Last week, I wrote about Empire Avenue, the "social media exchange" that enables players to buy and sell virtual shares in another person or business or brand. With an expanding user base, the game helps players monitor their social influence and garner business-related connections that may lift sales and boost their bottom line.
This week I chatted with representatives from two of the largest conglomerates on the real New York Stock Exchange about their participation in Empire Avenue. That’s right. Both Ford Motor Co. and AT&T established themselves on the site two months ago. While they’re new to the game, check out their stats:
- Ford (FORD) started trading at 25.35 eaves -- Empire Avenue's fake currency -- on its first day and ended the day at 45.61e. Today it trades at 102.77e.
- AT&T (ATT) started at 10.00e and ended its first day of trading at 37.76e. Today, it's trading at 108.70e.
The representatives at Ford and AT&T say their companies spend less than an hour a day managing their Empire Avenue accounts. Ford's account is managed by Scott Monty, the company's global digital and multimedia communications manager. AT&T's account is managed by Christopher Baccus, the executive director of digital and social media.
Since both of these fledgling Empire Avenue companies experienced fast success on the platform, I asked them to offer some dos and don’ts for other business leaders who may be considering using Empire Avenue as well. Here are a few of their suggestions:
Don’t ‘game’ the system: “Acquiring investors and followers just so you can increase your brand’s share price isn’t a sustainable practice,” says Monty. He suggests that more seasoned Empire Avenue players can sniff out inauthentic behavior quickly. They also aren’t shy about pointing it out.
Do respond in-kind: Baccus recommends that if someone purchases shares of your business or brand, give them a “shout out” and consider buying their shares. “Authentic reciprocity is a big part of Empire Avenue,” he says. Baccus also recommends responding in-kind to those who mention your brand on the site. “Follow up with everyone who engages with your page.”
Don’t forget to reward: Think about giving something of tangible value to players who take the time to invest in and evangelize your brand. Aside from purchasing their shares, Ford's Monty recommends those with a brick and mortar or ecommerce operation should consider offering a discount code or coupon as a beneficial way of saying thanks. Monty also suggests profiling or featuring one investor each week by means of a "Shareholder Mail" message. This rewards a person for their exemplary support by encouraging other players to invest in that person.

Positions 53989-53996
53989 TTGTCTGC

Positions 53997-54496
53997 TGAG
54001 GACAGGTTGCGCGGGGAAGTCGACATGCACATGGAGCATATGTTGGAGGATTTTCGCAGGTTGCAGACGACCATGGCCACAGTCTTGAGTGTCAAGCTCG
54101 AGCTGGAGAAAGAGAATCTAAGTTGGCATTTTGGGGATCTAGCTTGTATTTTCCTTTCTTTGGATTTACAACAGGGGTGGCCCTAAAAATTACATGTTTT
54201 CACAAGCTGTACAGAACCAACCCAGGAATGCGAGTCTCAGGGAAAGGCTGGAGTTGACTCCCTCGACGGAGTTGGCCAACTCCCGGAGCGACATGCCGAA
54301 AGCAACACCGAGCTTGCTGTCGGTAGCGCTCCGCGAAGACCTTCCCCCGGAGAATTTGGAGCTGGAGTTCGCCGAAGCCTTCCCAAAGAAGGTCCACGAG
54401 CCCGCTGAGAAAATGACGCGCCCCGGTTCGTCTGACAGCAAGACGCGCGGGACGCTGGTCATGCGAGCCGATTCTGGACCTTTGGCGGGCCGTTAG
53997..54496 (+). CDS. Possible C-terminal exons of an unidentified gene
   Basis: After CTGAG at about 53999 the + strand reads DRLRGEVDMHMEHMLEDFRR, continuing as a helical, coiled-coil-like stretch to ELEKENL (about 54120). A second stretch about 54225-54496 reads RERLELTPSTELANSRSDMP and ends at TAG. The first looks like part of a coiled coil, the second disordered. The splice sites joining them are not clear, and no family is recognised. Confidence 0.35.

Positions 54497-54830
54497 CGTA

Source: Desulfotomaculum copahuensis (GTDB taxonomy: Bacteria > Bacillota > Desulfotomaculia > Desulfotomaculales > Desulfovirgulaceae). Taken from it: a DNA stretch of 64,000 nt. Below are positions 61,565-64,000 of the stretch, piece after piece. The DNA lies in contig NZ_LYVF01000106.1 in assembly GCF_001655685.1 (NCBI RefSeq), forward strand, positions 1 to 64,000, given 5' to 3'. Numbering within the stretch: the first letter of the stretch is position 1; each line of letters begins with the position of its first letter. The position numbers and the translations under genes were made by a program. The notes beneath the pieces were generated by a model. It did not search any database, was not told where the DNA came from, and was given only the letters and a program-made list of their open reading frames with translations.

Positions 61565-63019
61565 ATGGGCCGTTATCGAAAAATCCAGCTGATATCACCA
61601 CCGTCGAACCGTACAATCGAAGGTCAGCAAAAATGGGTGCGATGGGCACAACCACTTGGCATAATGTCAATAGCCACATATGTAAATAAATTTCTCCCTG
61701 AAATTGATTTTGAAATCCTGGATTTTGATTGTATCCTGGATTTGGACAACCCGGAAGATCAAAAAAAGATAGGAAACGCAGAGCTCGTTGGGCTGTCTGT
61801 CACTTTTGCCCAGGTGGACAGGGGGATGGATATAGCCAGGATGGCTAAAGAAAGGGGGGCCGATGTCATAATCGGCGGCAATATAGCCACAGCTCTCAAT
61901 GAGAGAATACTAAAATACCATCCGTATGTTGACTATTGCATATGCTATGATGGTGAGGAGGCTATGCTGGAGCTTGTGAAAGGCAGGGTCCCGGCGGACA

Do join communities: That’s why they’re called “communities.” AT&T’s Baccus says he responded to a player’s post about his company’s service, which drew a stunned response from the poster when he realized a company as large at AT&T replied to his query. This quickly established AT&T as a bona fide and trusted member of the community.
Don’t opt out -- register your brand: As an aside, Randy Gage, author of Why You're Dumb, Sick & Broke...And How to Get Smart, Healthy & Rich!, says that even if you have no intention of ever putting your business or brand on Empire Avenue, you should still go to the site and secure your business or brand ticker before someone else does. Better safe than left out of the game, he says.
Mikal E. Belicove is a market positioning, social media, and management consultant specializing in website usability and business blogging. His latest book, The Complete Idiot’s Guide to Facebook, is now available at bookstores. For more information, visit MikalBelicove.com.